Tag Archive | "Boeseman’s Rainbowfish"

Boeseman's Rainbowfish (Melanotaenia boesemani)

Boeseman’s Rainbowfish (Melanotaenia boesemani)

Boeseman's Rainbowfish (Melanotaenia boesemani) School

Boeseman’s Rainbowfish (Melanotaenia boesemani) School

Boeseman’s Rainbowfish (Melanotaenia boesemani) are found in the Vogelkop Peninsula of Western New Guinea (formerly Irian Jaya) in the tributaries of Lakes Ayamaru, Hain, and Aitinjo where they inhabit densely vegetated, swampy shallow areas and feed on small insects, aquatic crustaceans, and some vegetation.   Tropical fish keeping enthusiasts also know Boeseman’s Rainbowfish as the Bicolor Rainbow fish, Bicolor Rainbow, and Boesemani Rainbowfish.

The Boeseman’s Rainbowfish has the typical rainbow fish shape. They are long, deep bodied, with an arched back, two dorsal fins, a narrow head and relatively large eyes.

Boeseman's Rainbowfish (Melanotaenia boesemani)

Boeseman’s Rainbowfish (Melanotaenia boesemani)

Wild caught and correctly bred Boeseman’s Rainbowfish have intense colors that make them a popular choice for large single species or community aquariums.   The back half of the males are a fiery red with orange and yellow highlights. The front half of the fish is a deep indigo blue or purple color.

The two colors intersect in the middle of the body with a few green to blackish vertical stripes. The fins are generally opaque and yellow, outlined in white. At a length of about 2 1/2″ the fish begin to develop their characteristic colors which grow more vivid as they age.

Like other rainbowfish, Melanotaenia boesemani display different color intensities and color variations that are dependent on where they are collected from. Genetics, age, water quality, food, health and other factors all have an impact on their colors.

Female Boeseman’s Rainbowfish are basically the same color as the males but with more silver in the body. They are also more drab than males of the species.

Male Boeseman’s Rainbowfish will grow to 4.5 ” in length while females max out at about 4″. At around 2.5 inches in length, these fish will begin to develop their beautiful characteristic colors.

Like most rainbowfish species, Boeseman’s Rainbowfish are most at home in a densely planted aquarium with a sandy or fine gravel substrate, some driftwood and plenty of swimming space.

Boeseman's Rainbowfish (Melanotaenia boesemani)

Boeseman’s Rainbowfish (Melanotaenia boesemani)

They like clean, hard, alkaline conditions with moderate water movement. Because of their size and the fact that they are active almost all of the time, they should be housed in at least a 30 gallon aquarium, but a 55 gallon or larger is preferable.

Boeseman’s Rainbowfish are schooling fish and should be kept with at least 6 or more of their own kind with an equal male to female ratio if possible to bring out the most of their colors. They are fine in community aquariums with like sized, fast moving species but do best in a biotope setting that mimics their natural habitat with other rainbow fish.

Boeseman’s Rainbowfish are moderately easy to breed. Set up a long breeding tank with a sponge filer and a spawning mop or a bunch of fine leaved plants for them to deposit their eggs on. Select a healthy pair and condition them with protein rich live and vegetable based foods until the female has produced eggs and is ready to spawn. The male will lead the female to a spawning site where several eggs will be laid on the plants or the spawning mop and fertilization occurs. The spawning procedure will be repeated for a few days with fewer eggs being laid at each session until spawning is completed. Most breeders insure that the fry are not eaten by the parents by removing the eggs to a rearing tank with an air driven sponge filter.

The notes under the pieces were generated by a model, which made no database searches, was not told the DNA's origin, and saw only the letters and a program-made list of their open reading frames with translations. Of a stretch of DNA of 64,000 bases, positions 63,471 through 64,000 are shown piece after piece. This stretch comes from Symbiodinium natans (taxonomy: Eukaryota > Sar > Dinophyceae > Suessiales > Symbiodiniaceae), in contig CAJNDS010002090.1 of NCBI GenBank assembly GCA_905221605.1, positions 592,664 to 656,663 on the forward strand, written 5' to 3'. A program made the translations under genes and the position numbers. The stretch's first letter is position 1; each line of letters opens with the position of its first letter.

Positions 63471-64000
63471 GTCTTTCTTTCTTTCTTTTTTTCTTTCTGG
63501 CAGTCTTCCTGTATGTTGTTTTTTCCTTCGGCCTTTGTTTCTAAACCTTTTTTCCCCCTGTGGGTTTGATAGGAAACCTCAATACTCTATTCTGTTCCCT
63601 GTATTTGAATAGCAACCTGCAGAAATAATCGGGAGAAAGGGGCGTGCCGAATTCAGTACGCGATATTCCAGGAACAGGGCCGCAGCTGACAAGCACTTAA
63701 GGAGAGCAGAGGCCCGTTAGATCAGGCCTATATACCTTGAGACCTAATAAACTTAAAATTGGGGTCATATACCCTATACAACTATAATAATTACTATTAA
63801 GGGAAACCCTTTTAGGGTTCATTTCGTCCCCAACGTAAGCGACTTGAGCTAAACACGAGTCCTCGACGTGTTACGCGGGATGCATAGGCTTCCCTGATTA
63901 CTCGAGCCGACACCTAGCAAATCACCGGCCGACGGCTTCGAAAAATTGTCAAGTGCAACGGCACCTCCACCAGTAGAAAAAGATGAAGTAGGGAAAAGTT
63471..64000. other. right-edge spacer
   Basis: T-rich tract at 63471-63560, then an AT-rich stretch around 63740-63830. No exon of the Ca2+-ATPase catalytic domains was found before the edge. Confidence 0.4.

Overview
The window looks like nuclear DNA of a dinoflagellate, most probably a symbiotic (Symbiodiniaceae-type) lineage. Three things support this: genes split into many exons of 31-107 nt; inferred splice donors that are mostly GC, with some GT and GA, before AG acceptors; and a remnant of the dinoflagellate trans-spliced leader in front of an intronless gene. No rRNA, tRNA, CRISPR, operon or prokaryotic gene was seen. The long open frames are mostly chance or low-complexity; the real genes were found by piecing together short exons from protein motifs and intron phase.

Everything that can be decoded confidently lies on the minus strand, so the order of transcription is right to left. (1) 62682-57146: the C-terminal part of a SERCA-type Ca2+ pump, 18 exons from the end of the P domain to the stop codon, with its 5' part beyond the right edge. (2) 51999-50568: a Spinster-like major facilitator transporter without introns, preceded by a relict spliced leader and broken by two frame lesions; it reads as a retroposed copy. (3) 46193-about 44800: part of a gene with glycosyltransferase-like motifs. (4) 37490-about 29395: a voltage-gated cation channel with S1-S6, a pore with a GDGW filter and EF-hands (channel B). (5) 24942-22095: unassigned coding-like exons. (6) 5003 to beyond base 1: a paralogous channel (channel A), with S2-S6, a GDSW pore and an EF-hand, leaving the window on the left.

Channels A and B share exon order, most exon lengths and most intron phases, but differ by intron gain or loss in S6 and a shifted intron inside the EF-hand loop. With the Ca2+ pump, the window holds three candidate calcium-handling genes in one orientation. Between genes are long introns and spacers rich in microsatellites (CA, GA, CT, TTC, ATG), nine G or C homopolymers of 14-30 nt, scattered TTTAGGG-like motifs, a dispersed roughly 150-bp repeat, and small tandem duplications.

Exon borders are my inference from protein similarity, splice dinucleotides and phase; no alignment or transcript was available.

At 72 degrees, the eggs will normally hatch within a week and the fry will be free swimming 24 hours later. Feed the fry infusoria or liquid foods until they are able to eat newly hatched baby brine shrimp, or daphnia which usually takes about a couple of weeks. The fry grow slowly and until they are about two months old need a lot of care. Clean water is essental in the rearing tank.

Do not crossbreed rainbowfish. In the wild they will not interbreed with other species however, in an aquarium environment they frequently do so. Unfortunately, the offspring of interbreeding do not display the vivid colors expected, and actually lose coloration. Keep the bloodlines pure when breeding rainbowfish of the Melanotaeniidae family.

The Boeseman’s Rainbowfish are opportunistic feeders in the wild. They have a diet of insects, small crustaceans and vegetable matter. In an aquarium environment, they should be fed a high quality flake food with periodic feedings of live, frozen or freeze dried bloodworms, brine shrimp, tubifex, daphnia, etc.

The Boeseman’s Rainbowfish is available in many tropical fish shops and online as the Bicolor Rainbowfish or Boesemani Rainbowfish. They are moderately priced and slightly more expensive than other species of rainbowfish and are generally sold as juveniles at a size of 1 3/4″ to 2 1/2″ in size.

Boeseman's Rainbowfish (Melanotaenia boesemani)

Boeseman’s Rainbowfish (Melanotaenia boesemani)









Minimum Tank Size: 30 gallons
Care Level: Moderate
Temperament: Peaceful
Aquarium Hardiness: Very Hardy
Water Conditions: 70.0 to 79.0° F, 8 – 25 dGH, pH 6.5-8.0
Max. Size: 4.5”
Color Form: Red/Orange, Blue
Diet: Omnivore
Compatibility: OK with like sized peaceful species
Origin: Western New Guinea
Family: Melanotaeniidae
Lifespan: 5-8 years
Aquarist Experience Level: Beginner

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